Shares of technology issues climbed for the second consecutive day Wednesday, rebounding from the recent drubbing they suffered.
Computer and software stocks soared from the opening bell, taking their cue from the bellwether issues. Compaq Computer Corp. rose $6 for the day, benefiting from an upgrade from SoundView Financial Group, which raised its recommendation on the stock to "buy" from "hold." The only other significant news affecting Compaq was its announcement earlier in the day of a strategic alliance with the Cheyenne division of Computer Associates International Inc. to supply enterprise-level storage management solutions.
Among other high-tech leaders participating in the rally was Microsoft Corp., which got routed on Monday along with most other companies in the sector. But Wednesday was a different story as the company gained 2.75 points. IBM gained 6.875, while Intel Corp. rose 5.75 following a ratings upgrade from Hambrecht & Quist, which upped its fourth-quarter earnings estimate for the chip manufacturer to $1.86 per share from $1.74.
Jeff Miller, managing director of the Provident Investment Council in Pasadena, Calif., said the snap back in the overall sector suggested the strength behind this year's high-tech rally is not yet spent.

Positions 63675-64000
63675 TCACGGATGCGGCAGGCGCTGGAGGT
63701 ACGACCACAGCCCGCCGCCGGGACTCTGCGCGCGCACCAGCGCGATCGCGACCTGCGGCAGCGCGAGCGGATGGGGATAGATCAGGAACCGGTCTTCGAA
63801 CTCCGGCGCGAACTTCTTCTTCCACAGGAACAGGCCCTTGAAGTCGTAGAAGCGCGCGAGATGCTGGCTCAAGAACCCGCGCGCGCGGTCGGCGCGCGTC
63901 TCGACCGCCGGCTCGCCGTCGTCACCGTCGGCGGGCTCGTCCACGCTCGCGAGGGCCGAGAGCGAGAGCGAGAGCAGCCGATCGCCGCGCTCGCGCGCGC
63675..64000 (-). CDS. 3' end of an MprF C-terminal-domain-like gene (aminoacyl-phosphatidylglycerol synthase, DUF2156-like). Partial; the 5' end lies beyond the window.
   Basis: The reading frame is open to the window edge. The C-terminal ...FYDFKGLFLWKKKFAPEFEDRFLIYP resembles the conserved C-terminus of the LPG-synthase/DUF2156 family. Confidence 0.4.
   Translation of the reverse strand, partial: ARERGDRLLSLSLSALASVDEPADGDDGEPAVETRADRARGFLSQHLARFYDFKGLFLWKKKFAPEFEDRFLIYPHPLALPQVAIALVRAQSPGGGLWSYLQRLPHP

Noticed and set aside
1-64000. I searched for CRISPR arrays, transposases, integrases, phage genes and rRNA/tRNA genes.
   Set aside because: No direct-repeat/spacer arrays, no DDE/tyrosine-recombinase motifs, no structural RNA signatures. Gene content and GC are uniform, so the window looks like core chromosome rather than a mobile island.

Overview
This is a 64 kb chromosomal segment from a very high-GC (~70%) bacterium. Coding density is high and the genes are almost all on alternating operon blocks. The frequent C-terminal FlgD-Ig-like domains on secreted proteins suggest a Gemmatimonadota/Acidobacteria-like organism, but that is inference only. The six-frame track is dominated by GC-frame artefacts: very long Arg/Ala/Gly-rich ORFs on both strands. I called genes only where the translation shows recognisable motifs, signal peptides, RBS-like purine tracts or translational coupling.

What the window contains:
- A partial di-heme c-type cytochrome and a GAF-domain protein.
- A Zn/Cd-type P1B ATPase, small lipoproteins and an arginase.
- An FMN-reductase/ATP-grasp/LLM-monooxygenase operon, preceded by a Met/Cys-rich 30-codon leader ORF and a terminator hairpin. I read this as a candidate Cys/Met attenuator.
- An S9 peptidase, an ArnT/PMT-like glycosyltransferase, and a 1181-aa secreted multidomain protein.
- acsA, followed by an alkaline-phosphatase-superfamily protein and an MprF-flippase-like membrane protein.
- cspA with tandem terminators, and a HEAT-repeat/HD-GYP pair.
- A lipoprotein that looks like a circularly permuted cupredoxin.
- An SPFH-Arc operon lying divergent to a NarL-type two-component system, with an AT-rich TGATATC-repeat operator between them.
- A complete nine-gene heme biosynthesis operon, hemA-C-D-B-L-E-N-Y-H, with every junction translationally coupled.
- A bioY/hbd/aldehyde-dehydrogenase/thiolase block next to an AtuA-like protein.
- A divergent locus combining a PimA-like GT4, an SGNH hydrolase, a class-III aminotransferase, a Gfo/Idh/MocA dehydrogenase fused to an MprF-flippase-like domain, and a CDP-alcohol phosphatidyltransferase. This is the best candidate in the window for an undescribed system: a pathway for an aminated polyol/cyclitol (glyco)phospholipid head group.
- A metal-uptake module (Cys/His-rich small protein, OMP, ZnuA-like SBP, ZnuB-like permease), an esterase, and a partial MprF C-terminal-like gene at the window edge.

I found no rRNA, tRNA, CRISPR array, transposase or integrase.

"Was what we saw this week a technical rebound or was the recent weakness a technical sell-off? I like to think that the weakness was a technical sell-off," Miller said. "The fundamentals remain strong, and I haven't seen anything to make me change my opinion."
However, with many tech stocks reaching all-time highs and carrying nosebleed-level P/E ratios, Miller said investors are fingering hair triggers just in case of unexpected news.
"Increasingly, the market is going to get more selective next year," Miller said. "We have seen huge runs in large cap companies, and the price strength has simply outpaced the fundamentals of the companies. The smartest thing now, as we get to the end of the year, is not to fight the tape. But by the same token, don't plan on it continuing into 1997."